UpToDate
Official reprint from UpToDate®
www.uptodate.com ©2017 UpToDate®

Topical skin-lightening agents: Complications associated with misuse

Author
Andrew F Alexis, MD, MPH
Section Editor
Jeffrey S Dover, MD, FRCPC
Deputy Editor
Abena O Ofori, MD

INTRODUCTION

Skin-lightening (or "skin-bleaching") agents are essential tools in the management of disorders of hyperpigmentation, such as melasma and postinflammatory hyperpigmentation. However, misuse of skin-lightening agents, particularly for the purpose of lightening one's natural skin color, can result in multiple short- and long-term complications. Examples include irritant contact dermatitis, exogenous ochronosis, mercury toxicity, cutaneous atrophy, and adrenal insufficiency.

The availability of skin-lightening formulations that are not regulated, that contain ingredients that are illegal to sell without a prescription, or that contain ingredients not intended for cutaneous use contributes to the development of complications. Adverse events may also result from prolonged or excessive use of approved skin-lightening formulations.

Early recognition of signs associated with skin-lightening agent misuse is important in reducing long-term sequelae. The complications associated with misuse of skin-lightening agents will be reviewed here. Appropriate use of skin-lightening agents for the treatment of cutaneous hyperpigmentation is reviewed separately. (See "Melasma", section on 'Management' and "Postinflammatory hyperpigmentation", section on 'Medical treatment'.)

PREVALENCE OF MISUSE

Misuse of skin-lightening agents is a global phenomenon, with the highest rates in Africa, Asia, the Caribbean, and the Middle East, as well as in immigrant populations from these regions in North America and Europe [1,2]. The practice of skin bleaching (deliberate lightening of skin color with the use of various skin-lightening agents) is estimated to range from 25 to 67 percent of various populations in Africa [3,4]. There have been no formal epidemiologic studies in Asia, North America, Europe, and Latin America, although case reports and small series from these countries have demonstrated misuse of skin-lightening agents in populations where the practice of skin bleaching is prevalent [1,5-9].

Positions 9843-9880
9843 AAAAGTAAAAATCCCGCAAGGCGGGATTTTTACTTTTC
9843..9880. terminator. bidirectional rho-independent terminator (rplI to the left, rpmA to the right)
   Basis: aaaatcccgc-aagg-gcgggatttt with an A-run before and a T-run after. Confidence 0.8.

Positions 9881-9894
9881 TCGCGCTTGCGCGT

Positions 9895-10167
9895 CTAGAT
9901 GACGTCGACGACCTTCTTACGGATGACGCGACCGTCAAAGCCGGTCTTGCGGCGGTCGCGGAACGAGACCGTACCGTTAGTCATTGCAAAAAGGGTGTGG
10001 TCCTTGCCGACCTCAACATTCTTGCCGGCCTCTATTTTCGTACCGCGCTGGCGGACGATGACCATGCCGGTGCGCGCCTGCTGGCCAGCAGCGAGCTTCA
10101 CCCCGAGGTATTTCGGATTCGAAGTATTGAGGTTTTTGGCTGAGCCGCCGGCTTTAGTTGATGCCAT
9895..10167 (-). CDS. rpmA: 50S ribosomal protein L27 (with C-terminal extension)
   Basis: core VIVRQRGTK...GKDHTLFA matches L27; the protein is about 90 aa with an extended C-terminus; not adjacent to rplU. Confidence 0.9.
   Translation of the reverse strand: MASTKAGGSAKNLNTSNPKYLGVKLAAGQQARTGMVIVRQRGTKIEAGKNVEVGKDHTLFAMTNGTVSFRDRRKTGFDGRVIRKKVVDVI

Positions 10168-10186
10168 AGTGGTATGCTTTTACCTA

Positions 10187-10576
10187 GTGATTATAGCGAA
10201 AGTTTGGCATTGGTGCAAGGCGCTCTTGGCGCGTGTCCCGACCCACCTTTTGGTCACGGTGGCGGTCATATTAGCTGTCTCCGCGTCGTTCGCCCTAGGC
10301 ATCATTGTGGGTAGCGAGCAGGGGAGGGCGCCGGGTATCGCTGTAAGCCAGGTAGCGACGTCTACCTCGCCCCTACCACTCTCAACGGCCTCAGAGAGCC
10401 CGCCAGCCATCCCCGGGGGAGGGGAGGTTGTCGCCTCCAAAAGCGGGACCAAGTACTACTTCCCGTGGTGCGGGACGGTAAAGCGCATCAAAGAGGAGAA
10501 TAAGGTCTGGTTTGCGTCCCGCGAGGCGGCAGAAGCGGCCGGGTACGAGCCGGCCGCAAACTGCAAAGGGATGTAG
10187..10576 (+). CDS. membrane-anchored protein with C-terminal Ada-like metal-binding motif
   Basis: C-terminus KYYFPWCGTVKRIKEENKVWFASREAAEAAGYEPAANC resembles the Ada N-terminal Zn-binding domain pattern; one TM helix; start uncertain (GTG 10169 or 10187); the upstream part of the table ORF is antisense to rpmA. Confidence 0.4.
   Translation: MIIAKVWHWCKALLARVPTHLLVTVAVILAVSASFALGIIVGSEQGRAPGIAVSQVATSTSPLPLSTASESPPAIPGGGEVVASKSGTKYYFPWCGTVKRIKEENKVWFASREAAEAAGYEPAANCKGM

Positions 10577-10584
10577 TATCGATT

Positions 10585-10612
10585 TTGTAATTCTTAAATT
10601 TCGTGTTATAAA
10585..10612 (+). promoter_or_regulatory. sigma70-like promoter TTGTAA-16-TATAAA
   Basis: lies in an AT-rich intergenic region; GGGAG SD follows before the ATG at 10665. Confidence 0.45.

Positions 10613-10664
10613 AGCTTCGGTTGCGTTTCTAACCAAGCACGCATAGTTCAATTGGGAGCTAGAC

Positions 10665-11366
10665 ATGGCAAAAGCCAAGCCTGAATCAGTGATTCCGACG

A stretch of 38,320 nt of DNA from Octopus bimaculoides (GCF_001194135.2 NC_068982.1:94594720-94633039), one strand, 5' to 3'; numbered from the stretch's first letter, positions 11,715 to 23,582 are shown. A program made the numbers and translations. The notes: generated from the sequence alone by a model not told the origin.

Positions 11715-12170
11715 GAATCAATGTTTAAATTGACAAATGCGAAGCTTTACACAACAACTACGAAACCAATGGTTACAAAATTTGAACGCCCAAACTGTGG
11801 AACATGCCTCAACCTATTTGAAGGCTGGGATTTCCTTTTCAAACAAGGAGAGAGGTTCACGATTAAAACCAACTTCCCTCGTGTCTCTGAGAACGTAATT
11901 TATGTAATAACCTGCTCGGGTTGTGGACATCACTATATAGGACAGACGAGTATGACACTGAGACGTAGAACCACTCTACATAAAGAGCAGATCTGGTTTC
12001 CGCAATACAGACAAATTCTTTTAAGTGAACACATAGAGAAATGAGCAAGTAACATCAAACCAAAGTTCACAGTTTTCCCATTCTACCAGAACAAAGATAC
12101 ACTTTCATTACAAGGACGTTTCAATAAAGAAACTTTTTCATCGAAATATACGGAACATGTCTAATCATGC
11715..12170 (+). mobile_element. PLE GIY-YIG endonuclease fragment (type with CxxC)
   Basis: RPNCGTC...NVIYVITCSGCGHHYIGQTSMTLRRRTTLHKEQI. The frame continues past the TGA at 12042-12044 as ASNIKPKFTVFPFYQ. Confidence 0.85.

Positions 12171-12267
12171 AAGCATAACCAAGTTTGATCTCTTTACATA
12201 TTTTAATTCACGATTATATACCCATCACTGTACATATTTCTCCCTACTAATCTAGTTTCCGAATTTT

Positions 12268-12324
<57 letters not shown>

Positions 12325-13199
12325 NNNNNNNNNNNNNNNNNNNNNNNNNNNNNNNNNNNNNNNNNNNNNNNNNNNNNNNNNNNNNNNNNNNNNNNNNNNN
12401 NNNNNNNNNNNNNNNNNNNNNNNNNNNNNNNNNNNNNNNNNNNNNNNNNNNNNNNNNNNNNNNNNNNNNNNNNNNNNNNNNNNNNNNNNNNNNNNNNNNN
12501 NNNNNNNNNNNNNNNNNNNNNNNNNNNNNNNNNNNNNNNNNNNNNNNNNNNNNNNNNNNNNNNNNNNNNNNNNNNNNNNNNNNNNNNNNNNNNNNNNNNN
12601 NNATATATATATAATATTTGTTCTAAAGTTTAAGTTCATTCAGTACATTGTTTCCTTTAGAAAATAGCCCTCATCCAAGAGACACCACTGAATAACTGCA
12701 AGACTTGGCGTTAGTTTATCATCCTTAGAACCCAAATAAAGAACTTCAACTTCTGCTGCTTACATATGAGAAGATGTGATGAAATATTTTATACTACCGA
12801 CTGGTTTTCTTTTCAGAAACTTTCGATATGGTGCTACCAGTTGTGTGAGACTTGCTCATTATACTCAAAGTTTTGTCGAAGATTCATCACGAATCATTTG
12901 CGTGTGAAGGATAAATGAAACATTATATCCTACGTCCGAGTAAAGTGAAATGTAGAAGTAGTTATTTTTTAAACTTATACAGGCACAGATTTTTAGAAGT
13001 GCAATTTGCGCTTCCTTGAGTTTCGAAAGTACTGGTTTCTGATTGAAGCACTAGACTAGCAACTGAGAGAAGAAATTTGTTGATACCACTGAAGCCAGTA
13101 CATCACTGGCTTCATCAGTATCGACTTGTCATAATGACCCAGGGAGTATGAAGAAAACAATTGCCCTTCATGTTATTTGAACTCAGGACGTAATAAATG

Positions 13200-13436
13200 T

MOTIVATION FOR MISUSE

The skin-lightening industry is a multibillion-dollar industry that is projected to reach 23 billion dollars by the year 2020 [10]. The widespread use of skin-lightening agents stems from cultural and commercial beauty ideals, many of which are propagated by media using local models with fair skin [11,12]. In numerous cultures in Africa, Asia, the Caribbean, and the Middle East, fair skin is frequently equated with higher social status and physical attractiveness due at least in part to complex historical sociopolitical factors. Extensions of these societal and beauty ideals are also seen among the diaspora of these populations residing in the Americas, Europe, and Australia.

              

Subscribers log in here

To continue reading this article, you must log in with your personal, hospital, or group practice subscription. For more information or to purchase a personal subscription, click below on the option that best describes you:
Literature review current through: Jul 2017. | This topic last updated: Mar 27, 2017.